SEQUIM — In a year with a multitude of national and regional catastrophes, all “Flamingo” wanted to do was get his 10th race in and go home.
Earlier this month — 508 dust- and smoke-strewn miles later — Reed Finfrock did just that.
The 74-year-old Sequim ultra-marathon bike rider with the bird nickname joined about 90 others to take on the Silver State 508, a bike race that starts in Reno, Nev.
The competition sees participants climb mountains and endure deserts.
Founded in 1983, the race is recognized as “The Toughest 48 hours in Sport.”
Finfrock, a veteran of ultra-marathon races, clocked in at 43 hours, 37 minutes and 2 seconds for his 10th — and final, as he sees it — Silver State race.
“It was one of those situations nothing seemed to work out right; you just have to keep going,” said Finfrock, who wound up having to walk his bike at certain parts after his arms seemed to tire beyond usefulness.
Finfrock had a bit more motivation this year: the Captain Joseph House Foundation.
Gold Star families
Founded by executive director Betsy Reed Schutz, the foundation is the first-of-its-kind respite house in the nation, a 501(c)(3) nonprofit corporation created to lend support for Gold Star Families. The organization looks to create a home for families of military members who have died in combat.
When the program becomes operational, the house in Port Angeles will accommodate as many as three Gold Star families at a time for a maximum of 16 people per week.
Families who have had immediate family members killed in combat since Sept. 11, 2001, are eligible.
Schultz’s is one of those families. Her son, Army Special Operations Capt. Joseph Schultz, 36, was killed May 29, 2011, in Afghanistan by an improvised explosive device while on patrol. Two members of his team, their Afghanistan interpreter and their canine, also were killed that day.
The renovated former bed and breakfast at 1108 S. Oak St. is set to open when enough funding is established and when coronavirus health guidelines allow for family respites.
Finfrock, who had donated some items to raise money to the foundation over the years, said he recalled seeing fellow race competitors with messages or signs on their jerseys promoting one fundraiser or another.
“I thought, ‘I can do that, too.’ ”
Finfrock comes from a military family: his father was a tail-gunner during World War II, while his father-in-law handled landing crafts and served at Iwo Jima and Guadalcanal, and his brother-in-law served the U.S. Army in Vietnam.
He began wearing stars and stripes gear at the start of the first Gulf War as a tribute to U.S. troops and to veterans of all wars, and he continues to wear the patriotic garb.
So raising funds for Captain Joseph House seemed like a natural fit.
“I just thought it was a really wonderful thing to do; the sacrifice made to change her business, her B&B, into a (home) for Gold Star families, is an unreal sacrifice on her part,” he said.
“It was the most worthwhile local thing that I could think of that I would like to help.”
Those interested can still contribute in Finfrock’s fundraiser or the foundation in general by writing a check (made out to Captain Joseph House Foundation) and mailing it 1108 S. Oak St., Port Angeles, WA 98362; going online at www.captainjosephhousefoundation.org (Mastercard, VISA and Discover cards accepted), and/or texting GIVE to 360-318-7296 (include Reed’s Ride in the comment section).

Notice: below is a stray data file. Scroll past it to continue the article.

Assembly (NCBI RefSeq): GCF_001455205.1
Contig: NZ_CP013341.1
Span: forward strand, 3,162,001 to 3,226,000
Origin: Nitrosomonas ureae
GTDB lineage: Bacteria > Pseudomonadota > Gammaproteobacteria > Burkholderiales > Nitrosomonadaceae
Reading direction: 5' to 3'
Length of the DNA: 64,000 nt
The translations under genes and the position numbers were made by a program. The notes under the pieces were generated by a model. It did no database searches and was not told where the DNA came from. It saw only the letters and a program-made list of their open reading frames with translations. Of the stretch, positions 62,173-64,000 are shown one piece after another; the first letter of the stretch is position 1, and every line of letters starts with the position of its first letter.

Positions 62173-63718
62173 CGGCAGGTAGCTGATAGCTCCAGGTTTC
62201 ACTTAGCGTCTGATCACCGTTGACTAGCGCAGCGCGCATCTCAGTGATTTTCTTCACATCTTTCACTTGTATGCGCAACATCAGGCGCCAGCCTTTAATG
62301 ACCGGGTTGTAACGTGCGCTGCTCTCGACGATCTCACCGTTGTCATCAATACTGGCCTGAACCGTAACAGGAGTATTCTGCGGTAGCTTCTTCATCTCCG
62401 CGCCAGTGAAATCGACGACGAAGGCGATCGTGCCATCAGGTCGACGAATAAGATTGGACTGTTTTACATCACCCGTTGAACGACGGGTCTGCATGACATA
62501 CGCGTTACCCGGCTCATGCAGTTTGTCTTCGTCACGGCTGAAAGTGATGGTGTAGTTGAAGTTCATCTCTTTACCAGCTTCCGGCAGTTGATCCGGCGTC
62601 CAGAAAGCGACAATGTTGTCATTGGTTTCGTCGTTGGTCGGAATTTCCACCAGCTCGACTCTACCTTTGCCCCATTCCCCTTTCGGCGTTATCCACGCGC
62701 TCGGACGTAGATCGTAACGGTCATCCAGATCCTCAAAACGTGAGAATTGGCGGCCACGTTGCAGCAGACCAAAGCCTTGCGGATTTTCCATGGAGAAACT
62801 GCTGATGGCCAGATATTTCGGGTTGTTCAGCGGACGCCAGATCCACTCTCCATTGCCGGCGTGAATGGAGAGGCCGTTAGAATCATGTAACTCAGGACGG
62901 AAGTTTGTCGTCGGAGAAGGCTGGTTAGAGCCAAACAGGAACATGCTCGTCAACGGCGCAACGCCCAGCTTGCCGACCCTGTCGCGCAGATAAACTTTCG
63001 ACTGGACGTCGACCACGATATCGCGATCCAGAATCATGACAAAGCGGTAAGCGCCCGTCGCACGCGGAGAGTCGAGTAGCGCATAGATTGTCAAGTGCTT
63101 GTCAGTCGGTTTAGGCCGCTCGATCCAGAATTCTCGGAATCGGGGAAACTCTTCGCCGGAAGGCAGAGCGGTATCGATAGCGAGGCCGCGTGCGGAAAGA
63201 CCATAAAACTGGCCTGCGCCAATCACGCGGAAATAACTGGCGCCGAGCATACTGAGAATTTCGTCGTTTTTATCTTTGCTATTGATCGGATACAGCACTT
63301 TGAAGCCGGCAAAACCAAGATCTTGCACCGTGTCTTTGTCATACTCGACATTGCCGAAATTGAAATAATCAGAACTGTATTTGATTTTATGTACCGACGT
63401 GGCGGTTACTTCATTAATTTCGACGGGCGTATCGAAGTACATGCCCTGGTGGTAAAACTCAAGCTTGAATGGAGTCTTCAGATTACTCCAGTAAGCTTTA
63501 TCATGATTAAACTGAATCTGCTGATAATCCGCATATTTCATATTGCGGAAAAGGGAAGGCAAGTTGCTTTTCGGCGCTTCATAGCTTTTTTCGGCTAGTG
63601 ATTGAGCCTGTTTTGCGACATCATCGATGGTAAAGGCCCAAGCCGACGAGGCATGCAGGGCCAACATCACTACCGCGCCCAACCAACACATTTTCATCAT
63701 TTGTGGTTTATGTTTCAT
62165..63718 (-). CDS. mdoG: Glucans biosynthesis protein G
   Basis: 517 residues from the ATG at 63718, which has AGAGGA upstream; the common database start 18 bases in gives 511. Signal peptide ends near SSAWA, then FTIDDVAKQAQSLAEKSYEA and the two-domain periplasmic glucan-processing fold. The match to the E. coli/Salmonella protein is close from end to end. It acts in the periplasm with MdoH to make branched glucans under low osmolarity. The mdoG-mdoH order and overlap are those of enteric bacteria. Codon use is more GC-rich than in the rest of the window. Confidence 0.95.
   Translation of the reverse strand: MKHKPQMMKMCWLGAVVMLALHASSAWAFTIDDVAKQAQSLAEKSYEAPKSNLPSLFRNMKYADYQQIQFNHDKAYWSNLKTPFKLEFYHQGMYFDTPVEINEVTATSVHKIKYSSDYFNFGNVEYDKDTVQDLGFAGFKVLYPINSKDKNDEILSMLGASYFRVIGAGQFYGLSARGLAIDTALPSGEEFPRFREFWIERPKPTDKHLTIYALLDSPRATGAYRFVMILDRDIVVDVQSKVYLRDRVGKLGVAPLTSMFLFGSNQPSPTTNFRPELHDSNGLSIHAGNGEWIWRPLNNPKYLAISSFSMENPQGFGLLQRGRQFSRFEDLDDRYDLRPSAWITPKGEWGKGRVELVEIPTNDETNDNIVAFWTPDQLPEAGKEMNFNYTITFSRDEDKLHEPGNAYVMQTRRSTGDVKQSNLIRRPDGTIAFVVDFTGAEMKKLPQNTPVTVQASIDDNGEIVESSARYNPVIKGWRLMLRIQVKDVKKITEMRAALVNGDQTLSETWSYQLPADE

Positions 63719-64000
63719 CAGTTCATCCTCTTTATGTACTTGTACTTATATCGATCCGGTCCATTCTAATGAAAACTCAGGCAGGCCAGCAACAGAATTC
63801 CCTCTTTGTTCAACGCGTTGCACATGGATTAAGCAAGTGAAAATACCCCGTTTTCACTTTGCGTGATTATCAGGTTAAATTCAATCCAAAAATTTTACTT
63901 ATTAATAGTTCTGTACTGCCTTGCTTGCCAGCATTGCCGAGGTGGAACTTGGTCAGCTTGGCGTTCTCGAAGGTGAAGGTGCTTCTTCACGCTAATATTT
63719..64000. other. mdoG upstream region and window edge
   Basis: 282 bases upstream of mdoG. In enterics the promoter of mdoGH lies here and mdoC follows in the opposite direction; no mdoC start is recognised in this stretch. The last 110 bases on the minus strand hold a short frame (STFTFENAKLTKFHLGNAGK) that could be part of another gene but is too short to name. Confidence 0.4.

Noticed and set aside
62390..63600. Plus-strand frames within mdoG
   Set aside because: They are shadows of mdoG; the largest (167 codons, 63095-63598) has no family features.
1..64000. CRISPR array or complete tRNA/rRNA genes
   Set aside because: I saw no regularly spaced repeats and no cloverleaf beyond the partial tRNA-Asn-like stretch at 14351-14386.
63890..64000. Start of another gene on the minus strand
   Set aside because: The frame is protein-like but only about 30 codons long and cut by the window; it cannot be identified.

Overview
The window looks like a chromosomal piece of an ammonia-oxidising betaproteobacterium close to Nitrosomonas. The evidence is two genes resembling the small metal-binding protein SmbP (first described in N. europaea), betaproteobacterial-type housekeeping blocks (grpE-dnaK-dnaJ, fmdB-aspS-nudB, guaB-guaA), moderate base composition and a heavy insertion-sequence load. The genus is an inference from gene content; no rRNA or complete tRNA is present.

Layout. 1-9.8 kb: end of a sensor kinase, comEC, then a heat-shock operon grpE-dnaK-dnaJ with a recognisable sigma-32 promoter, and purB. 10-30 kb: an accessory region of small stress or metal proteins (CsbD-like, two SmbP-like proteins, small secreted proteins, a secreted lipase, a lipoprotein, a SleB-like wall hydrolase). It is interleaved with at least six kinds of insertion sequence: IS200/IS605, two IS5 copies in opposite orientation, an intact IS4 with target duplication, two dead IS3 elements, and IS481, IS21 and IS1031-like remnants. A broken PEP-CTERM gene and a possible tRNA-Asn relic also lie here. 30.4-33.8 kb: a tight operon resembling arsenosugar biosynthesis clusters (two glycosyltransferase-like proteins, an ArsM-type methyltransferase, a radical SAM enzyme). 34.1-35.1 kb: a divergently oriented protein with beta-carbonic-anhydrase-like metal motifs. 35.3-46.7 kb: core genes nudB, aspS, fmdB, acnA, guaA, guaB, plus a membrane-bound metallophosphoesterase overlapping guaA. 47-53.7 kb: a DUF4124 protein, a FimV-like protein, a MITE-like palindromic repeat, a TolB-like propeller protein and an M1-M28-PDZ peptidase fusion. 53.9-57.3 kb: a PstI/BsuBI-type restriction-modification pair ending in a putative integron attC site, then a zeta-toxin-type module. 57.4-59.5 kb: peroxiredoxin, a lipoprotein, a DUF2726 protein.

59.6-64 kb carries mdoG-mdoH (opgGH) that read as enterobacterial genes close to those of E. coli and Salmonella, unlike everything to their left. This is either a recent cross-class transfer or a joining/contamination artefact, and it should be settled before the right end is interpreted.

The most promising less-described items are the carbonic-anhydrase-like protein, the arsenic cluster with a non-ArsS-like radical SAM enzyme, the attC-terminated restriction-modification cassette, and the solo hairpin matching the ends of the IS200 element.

Finfrock said he rides a good amount on the North Olympic Peninsula to get out into nature and stay fit.
“A lot of my routes are pretty remote,” he said. “I get to see wildlife that changes every day.”
An ultra-marathon bicyclist — to Finfrock, that generally means 200-plus miles — he often ties in rides in Death Valley, Calif., and mountain climbs in the Mammoth area in California to his vacations.
“Ride, eat, sleep, ride, eat, sleep: perfect,” Finfrock said.
He came to two wheels late in life. An athlete, Finfrock said he started with the standard sports such as football, basketball and tennis, then really got into running and, eventually, ultra-marathons (anything past the standard 26.2-mile course).
But by the mid-1980s, when he hit his mid-40s, injuries caught up with him, and on physician’s advice, he turned to another sport that allowed for long-distance routes.
“Bicycling was the obvious alternate,” he said.
The 100-mile “century” rides became 200-mile rides, and one day he found a 500-mile race had its start just a few minutes from his front door.
“That was a whole other world,” Finfrock recalled. “I stuck with it and learned. My first goal was to just finish one of those races.
He went on to tackle some of the toughest races, including the Furnace Creek 508 (a Death Valley race since discontinued in lieu of the Silver State 508), Race Across Oregon, a half-dozen 24-hour races and, in 2000, the cross-continent Race Across America, of which he won his 50-plus age group.
It was during one of the Furnace Creek races that a race director came up with a lighthearted change to race protocol: instead of numbers, he was assigning racers “totems,” with animal names corresponding to the first letter of their last names replacing the digits.
“At first … I was (hoping for) falcon or ferret or something more vicious,” he recalled. “But I took it and ran with it.”
Finfrock said he and his wife moved to the Sequim area about 7½ years ago after years with sweltering heat; his job as an insect ecologist meant the beneficial insects he raised had to be close to customers, and that typically kept his family in hot climates.
“I just told my wife — she didn’t like heat, either — when we retire, we’re going someplace where it never gets hot.
“We found it.”
Michael Dashiell is the editor of the Sequim Gazette of the Olympic Peninsula News Group, which also is composed of other Sound Publishing newspapers Peninsula Daily News and Forks Forum. Reach him at [email protected].